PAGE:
The pacemaker current is a hyperpolarization-activated, cation-selective, inward current that modulates the firing rate of cardiac and neuronal pacemaker cells1.
The ionic conductance underlying the cardiac pacemaking was identified over 20 years ago and termed If (f for funny)2, 3. At the same time, a similar current was described in neurons and in the retina, termed, respectively, Ih (h for hyperpolarization-activated) and Iq (q for queer)3. The HCN genes were independently cloned in 1998 by three groups4-6. These currents contribute to normal pacemaking in the sinoatrial node (SAN) and atrioventricular node of the atria and purkinje fibers in the ventricle7,8 and to abnormal automatic activity of cardiac myocytes under pathological conditions9.
HCN channels also mediate repetitive synchronized firing in neurons and oscillatory behavior in neuronal networks1. Pacemaker channels are encoded by the four similar genes belonging to the HCN (Hyperpolarization-activated, cyclic nucleotidegated) gene family (HCN1-HCN4) and are most homologous to the mammalian HERG K+-channels and to the KAT1 family of K+-channels1.
All three channel families (HCN, HERG, KAT1) contain a consensus cyclic nucleotide binding (CNB) domain in the C-terminus1. HCN channels contain six transmembrane helices (S1-S6), including a positively charged S4 segment which act as a voltage sensor10, an onconducting pore between the fifth and sixth transmembrane segment and a selectivity filter (GYG sequence) (see Figure 1)2,6. The four different mammalian genes display high homology. The sequence similarity is highest within the six transmembrane regions and the CNB domain (80-90%) and much lower within the N-and C-terminal regions11.
Analogous to CNG channels and K+-channels, four HCN channel subunits probably assemble to heterotetramers12. They can also be functionally expressed as homomers.2 cAMP causes cardiac pacmaker cells to increase their intrinsic rate of firing, an effect caused by a positive shift of 10mV to the positive direction, in the voltage dependence of Ih activation2,13. Acetylcholine decreases the amplitude of HCN channels, and together with activation of IKAch, slows the pacing rate of nodal cells8,14. Extracellular Cl– is required for production of HCN current and variations in intracellular Cl– have been shown to modify the conductance of Ih15.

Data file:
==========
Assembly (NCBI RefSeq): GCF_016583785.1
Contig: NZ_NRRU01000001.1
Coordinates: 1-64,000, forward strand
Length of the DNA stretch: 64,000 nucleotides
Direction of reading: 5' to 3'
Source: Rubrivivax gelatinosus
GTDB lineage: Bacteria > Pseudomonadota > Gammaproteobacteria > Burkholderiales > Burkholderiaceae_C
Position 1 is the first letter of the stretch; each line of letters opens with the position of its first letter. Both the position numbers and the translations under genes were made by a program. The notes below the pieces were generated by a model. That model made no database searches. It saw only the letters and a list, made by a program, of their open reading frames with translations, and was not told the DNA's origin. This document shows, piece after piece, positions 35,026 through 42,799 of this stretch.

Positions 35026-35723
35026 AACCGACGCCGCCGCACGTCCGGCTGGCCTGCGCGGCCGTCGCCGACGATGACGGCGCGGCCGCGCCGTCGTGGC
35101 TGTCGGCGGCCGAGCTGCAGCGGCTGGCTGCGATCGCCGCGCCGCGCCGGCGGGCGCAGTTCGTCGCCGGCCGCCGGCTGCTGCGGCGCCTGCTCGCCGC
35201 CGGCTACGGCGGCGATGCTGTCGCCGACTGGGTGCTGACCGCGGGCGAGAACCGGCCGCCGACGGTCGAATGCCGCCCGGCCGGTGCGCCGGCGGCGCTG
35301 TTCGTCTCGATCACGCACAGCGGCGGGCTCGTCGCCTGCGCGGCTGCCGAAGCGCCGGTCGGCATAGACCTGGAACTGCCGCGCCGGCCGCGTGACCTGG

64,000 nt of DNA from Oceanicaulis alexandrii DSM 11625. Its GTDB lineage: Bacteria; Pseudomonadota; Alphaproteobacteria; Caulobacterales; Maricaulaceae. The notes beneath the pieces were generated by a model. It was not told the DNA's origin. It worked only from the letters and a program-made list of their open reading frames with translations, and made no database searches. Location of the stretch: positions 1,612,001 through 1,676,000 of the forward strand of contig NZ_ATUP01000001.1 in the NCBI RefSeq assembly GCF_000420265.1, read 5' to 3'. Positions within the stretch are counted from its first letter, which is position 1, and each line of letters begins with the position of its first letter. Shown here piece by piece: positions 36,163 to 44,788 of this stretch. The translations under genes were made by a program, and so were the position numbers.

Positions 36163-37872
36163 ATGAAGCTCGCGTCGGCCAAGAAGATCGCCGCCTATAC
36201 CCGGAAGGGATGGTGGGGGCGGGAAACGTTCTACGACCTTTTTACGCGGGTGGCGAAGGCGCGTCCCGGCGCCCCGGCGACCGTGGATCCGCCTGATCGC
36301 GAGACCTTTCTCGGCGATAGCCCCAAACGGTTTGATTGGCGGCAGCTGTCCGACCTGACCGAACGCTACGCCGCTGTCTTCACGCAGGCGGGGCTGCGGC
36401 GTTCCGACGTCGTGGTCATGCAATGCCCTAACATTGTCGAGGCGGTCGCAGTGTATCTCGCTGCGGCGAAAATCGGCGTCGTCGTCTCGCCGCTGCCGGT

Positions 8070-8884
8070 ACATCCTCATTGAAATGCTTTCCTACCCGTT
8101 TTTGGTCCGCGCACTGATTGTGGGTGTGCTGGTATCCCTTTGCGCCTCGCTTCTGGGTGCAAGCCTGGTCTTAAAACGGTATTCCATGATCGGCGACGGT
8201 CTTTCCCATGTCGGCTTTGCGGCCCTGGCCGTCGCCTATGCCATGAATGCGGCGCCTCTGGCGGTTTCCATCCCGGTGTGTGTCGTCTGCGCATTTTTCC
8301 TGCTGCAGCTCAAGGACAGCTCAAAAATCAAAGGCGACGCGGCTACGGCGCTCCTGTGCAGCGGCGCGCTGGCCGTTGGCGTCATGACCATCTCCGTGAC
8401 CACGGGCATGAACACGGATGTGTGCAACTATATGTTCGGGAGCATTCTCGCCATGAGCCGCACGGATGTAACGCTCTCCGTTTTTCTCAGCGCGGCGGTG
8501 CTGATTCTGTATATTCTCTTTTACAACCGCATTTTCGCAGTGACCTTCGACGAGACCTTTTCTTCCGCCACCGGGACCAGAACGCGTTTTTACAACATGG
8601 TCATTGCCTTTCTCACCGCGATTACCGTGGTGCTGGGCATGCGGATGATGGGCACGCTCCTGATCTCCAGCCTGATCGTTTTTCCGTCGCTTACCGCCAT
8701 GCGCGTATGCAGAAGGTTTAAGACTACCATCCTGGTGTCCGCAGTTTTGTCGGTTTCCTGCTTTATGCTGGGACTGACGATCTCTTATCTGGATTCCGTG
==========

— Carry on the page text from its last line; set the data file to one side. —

All known members of the HCN channel family (HCN1-4) are expressed in the brain, whereas only HCN1, HCN2 and HCN4 are expressed in the heart (see Table 1)6,16,17. Based on in situ hybridization, the expression of HCN4 is significantly higher than these of HCN2 and HCN1 in the SAN18.
Expression of MiRP1 β subunit enhances the expression and speeds the kinetics of activation of the HCN family of channel α subunits, especially most with HCN115.
HCN was defined as the “funny” current because of several unusual features. One unusual feature is its voltage-dependence. HCN current is activated by hyperpolarizations with a threshold of approximately –40/-50mV in the SAN. The fully activated current/voltage relation reverses near –10/ -20mV in physiological solutions as a consequence of the channel mixed permeability to K+ and Na+ (higher permeability to K+ ions than to Na+ ions), a second unusual property of HCN channels19.
The activation by hyperpolarization and permeability to Na+ and K+ are critical properties with respect to the role of HCN channels in the generation of diastolic depolarization and hence of spontaneous activity. Thus, HCN channels are opened by hyperpolarization in the pacemaker range of voltages at the end of the action potential and induces the inward current, which generates the diastolic depolarization, eventually leading to the threshold for Ca2+-channel activation and action potential firing19.
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